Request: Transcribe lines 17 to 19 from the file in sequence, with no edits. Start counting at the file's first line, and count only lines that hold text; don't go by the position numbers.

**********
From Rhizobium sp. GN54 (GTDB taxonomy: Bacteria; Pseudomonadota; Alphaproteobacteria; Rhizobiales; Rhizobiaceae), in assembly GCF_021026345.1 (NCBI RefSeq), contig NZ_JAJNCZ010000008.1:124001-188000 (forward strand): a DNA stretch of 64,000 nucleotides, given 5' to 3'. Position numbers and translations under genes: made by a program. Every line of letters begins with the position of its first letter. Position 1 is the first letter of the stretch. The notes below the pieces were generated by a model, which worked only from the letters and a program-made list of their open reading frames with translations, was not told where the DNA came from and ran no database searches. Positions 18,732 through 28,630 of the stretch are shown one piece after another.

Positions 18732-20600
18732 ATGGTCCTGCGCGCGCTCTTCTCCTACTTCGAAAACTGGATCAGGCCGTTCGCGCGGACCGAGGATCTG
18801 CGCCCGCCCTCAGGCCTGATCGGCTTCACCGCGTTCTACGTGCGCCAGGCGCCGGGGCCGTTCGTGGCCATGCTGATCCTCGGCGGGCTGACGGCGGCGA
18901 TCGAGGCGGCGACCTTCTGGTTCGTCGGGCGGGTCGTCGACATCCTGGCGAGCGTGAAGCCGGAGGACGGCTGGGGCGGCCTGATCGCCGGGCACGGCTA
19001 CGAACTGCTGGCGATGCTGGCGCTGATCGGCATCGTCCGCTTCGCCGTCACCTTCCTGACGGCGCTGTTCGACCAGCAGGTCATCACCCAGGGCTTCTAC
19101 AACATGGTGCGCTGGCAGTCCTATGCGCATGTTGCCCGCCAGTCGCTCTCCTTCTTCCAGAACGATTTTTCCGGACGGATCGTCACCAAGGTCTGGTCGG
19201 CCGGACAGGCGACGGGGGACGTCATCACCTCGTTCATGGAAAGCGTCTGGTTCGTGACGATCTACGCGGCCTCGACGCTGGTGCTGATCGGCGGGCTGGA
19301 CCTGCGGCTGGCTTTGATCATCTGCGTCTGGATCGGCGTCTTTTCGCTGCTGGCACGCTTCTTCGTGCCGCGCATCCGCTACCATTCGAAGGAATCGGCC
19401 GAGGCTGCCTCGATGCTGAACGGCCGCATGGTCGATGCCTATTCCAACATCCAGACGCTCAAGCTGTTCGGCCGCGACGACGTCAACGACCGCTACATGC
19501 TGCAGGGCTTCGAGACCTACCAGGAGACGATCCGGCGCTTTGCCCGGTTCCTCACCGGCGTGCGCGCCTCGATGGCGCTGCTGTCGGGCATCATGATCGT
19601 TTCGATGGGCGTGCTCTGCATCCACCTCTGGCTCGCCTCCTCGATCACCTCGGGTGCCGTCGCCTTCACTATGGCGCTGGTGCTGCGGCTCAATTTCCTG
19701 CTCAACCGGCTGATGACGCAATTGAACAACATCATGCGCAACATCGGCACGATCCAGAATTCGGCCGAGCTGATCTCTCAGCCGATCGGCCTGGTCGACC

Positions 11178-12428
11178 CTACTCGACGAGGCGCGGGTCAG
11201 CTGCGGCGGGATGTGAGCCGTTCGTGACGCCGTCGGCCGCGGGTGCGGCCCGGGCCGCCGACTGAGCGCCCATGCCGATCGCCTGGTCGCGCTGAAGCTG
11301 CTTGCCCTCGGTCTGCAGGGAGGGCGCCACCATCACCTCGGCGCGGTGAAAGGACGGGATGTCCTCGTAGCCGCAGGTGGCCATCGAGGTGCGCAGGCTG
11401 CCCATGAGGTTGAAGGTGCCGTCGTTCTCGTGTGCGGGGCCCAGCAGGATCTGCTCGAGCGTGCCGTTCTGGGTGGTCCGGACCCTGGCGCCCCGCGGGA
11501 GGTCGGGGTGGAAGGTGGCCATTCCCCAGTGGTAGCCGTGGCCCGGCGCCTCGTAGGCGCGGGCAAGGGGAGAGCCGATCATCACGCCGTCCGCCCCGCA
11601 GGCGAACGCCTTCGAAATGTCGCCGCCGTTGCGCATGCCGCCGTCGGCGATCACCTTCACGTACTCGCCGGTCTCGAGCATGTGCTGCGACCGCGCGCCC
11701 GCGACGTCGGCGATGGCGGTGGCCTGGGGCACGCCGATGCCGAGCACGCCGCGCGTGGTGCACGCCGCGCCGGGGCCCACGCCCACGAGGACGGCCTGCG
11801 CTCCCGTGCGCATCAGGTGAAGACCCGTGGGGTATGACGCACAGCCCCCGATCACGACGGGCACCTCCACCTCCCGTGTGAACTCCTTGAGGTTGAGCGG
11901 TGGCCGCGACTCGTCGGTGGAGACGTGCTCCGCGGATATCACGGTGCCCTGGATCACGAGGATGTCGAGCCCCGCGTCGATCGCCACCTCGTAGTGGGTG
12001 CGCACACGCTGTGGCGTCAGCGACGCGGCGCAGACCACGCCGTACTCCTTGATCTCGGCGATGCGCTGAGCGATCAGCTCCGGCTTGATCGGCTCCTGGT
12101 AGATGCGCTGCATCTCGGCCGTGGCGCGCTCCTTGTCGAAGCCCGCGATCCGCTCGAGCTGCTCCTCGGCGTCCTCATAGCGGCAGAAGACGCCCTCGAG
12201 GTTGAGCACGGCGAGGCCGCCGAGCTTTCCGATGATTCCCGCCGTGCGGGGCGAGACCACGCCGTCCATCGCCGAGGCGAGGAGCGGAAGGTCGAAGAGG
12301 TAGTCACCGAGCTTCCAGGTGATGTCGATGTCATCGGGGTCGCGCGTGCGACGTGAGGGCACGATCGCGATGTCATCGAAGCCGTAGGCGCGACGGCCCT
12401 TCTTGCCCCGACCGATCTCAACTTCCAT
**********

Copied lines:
11301 CTTGCCCTCGGTCTGCAGGGAGGGCGCCACCATCACCTCGGCGCGGTGAAAGGACGGGATGTCCTCGTAGCCGCAGGTGGCCATCGAGGTGCGCAGGCTG
11401 CCCATGAGGTTGAAGGTGCCGTCGTTCTCGTGTGCGGGGCCCAGCAGGATCTGCTCGAGCGTGCCGTTCTGGGTGGTCCGGACCCTGGCGCCCCGCGGGA
11501 GGTCGGGGTGGAAGGTGGCCATTCCCCAGTGGTAGCCGTGGCCCGGCGCCTCGTAGGCGCGGGCAAGGGGAGAGCCGATCATCACGCCGTCCGCCCCGCA